Forests, fields, oceans, us — no more denial on climate change

Posted: September 19, 2012 in Uncategorized

We recently lost another species from the face of this planet. Oh it’s nothing new, of course. The sentence would’ve been true any time it was written, really.

Maybe you’ve read that, following a similar declaration for several other species, Japan’s Ministry of the Environment declared the Japanese river otter (Lutra lutra whiteleyi) extinct as of the first week of September.

There were once, millions of these meter-long creatures, which ate fish and shrimp. They were trapped and hunted for their fur but ultimately it seems likely that pollution and habitat destruction did them in.

No Japanese river otter has been seen since 1979. Probably a lot of Japanese young people would scarcely have been aware of the animal except for a famous poet named Masaoka Shiki (1867-1902) who wrote in haiku and tanka and equated himself with the animals. By the way, according to Scientific American, some mark the September 19 death of Shiki as Dassai-ki or “Otter’s ceremony anniversary.”

So the loss of this one species – not much different from its European cousin – might not trouble us so much.

The circumstances of that loss might be of concern: Pollution and loss of habitat.

Consider something a little more close to home for us Americans: Our Florida Keys and Caribbean, including the U.S. Virgin Islands. coral reefs are now dead, empty shells.

Thirty six scientists reported to the International Union for Conservation of Nature for a study that showed only 8 percent of these reefs are populated with live coral. More than half of the reefs were covered with live coral in the early 1970s.

This comes as staggering news even as we know the reefs are dead or dying because, you see, we really cannot afford to lose them. Reefs support a vast variety of marine life which is integral to the food chain.

U.S. government figures show that globally, fish provides more than 1.5 billion people with almost 20 percent of their average per capita intake of animal protein, and nearly 3.0 billion people with 15 percent of such protein.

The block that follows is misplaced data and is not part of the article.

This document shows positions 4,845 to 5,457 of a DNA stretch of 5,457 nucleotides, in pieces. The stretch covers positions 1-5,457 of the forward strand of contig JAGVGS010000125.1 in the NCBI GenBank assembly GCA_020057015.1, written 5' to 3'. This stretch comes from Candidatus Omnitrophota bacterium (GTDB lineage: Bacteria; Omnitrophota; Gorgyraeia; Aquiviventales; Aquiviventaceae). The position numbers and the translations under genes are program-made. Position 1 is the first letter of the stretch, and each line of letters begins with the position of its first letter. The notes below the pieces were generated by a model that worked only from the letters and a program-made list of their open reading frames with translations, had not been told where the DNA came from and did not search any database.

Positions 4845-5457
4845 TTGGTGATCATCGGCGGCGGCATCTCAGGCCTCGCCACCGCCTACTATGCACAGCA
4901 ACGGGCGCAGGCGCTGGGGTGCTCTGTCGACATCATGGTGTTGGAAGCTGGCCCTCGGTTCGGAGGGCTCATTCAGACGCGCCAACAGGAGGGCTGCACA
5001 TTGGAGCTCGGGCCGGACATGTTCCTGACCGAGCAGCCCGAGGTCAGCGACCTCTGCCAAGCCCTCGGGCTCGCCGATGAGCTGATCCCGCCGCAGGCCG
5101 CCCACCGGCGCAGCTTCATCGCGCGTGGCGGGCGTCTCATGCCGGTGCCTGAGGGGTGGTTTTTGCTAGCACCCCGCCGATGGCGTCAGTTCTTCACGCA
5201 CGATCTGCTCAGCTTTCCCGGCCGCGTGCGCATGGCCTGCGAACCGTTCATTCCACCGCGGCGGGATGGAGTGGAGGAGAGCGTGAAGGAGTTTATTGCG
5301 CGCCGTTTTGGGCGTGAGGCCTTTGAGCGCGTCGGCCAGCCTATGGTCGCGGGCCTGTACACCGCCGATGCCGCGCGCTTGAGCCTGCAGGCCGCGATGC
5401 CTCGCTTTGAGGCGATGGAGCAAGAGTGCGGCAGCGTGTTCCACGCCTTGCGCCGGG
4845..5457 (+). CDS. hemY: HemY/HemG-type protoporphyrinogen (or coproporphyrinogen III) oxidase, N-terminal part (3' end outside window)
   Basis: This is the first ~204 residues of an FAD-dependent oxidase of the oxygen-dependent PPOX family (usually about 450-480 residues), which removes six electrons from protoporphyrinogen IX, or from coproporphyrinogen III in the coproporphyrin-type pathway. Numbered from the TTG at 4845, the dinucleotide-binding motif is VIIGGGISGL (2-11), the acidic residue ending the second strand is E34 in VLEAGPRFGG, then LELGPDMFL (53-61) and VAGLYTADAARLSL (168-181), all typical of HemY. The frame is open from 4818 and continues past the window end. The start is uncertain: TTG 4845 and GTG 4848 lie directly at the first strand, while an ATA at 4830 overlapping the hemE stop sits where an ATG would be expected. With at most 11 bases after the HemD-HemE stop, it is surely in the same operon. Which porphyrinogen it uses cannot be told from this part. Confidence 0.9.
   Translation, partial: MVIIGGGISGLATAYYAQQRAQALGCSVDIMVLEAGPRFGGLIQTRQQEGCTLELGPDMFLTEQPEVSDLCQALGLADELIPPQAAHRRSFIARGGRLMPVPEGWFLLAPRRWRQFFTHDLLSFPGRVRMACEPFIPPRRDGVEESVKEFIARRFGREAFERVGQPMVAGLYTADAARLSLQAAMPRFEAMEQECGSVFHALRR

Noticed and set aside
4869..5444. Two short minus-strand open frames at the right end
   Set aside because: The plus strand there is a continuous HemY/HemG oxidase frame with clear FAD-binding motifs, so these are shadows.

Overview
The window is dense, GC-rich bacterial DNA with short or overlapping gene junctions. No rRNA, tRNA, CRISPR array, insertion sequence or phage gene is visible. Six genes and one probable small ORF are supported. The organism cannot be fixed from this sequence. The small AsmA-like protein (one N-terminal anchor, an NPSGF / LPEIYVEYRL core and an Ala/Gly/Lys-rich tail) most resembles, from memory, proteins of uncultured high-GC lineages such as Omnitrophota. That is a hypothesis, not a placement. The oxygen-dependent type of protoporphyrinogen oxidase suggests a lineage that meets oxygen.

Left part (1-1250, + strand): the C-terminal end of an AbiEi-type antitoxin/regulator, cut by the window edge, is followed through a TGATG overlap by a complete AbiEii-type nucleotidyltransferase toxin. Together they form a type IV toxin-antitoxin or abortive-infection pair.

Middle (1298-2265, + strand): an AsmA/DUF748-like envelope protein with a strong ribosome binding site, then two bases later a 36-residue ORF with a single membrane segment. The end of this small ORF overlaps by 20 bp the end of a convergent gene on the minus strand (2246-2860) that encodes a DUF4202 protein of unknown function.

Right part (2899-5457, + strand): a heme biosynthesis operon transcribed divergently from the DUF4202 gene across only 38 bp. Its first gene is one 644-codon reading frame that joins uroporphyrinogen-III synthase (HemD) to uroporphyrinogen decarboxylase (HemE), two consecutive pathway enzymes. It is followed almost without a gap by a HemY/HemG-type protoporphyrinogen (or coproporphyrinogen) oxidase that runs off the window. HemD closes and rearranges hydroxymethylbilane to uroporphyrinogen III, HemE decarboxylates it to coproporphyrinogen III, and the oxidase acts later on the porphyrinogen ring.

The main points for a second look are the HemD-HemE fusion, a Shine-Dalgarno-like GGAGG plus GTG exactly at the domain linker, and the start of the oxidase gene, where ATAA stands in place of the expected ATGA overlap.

We are likely to find that in coming years it becomes more difficult to supply protein needs from the land. There will simply be too many mouths to feed.

I’m afraid that the sea won’t be as helpful in that area as we once envisioned it would be. Priorities have long been geared to oil production and somehow … despite the three-month BP Deepwater Horizon spill of 2010 … drilling will increase.

(More information on fish consumption here)

“… there is an urgent need to immediately and drastically reduce all human impacts if coral reefs and the vitally important fisheries that depend on them are to survive in the decades to come,” Carl Gustaf Lundin, director of IUCN’s Global Marine and Polar Program, told National Geographic magazine. He noted in a press release that the major causes of coral decline are well known and include overfishing, pollution, disease and bleaching caused by rising temperatures resulting from the burning of fossil fuels.

Understand well that, in the united States, both President Obama and candidate Mitt Romney are proponents of drilling for both oil and natural gas. The impetus to change must, presumably, come from you and I.


We have an unusual situation in the United States, where it might be seen that we became victims of our own prosperity. Urban sprawl is a good example. Good paying jobs and booming markets afforded city residents the opportunity to live away from the hustle and bustle of city life … and developers eagerly carved up the land and built the houses. Local governments facilitated what they called “growth.”

It wasn’t “growth.” Figure it out. As the land was developed and more people settled on it the space and the available natural resources shrank.

This was very “free market” and, where it was planned, it was planned with expediencies that ignored global issues.

We can’t ignore global issues now. Melting artic ice caps should, indeed, be a “wake-up” call. There are many issues to consider. Energy supply — and conservation — is certainly critical.

Candidates Mitt Romney and Barack Obama are committed to increased use of fossil fuels. Many observers feel that the only sustainable energy choice is in renewables. Consider then, the U.S. Green Party and candidates Jill Stein and Cheri Honkala.

Jill Stein doesn’t have the budget for much television and hasn’t been given an opportunity to debate. That means it’s up to citizens such as ourselves to do a little research and preparation for voting. It’s a reasonable thing to ask.


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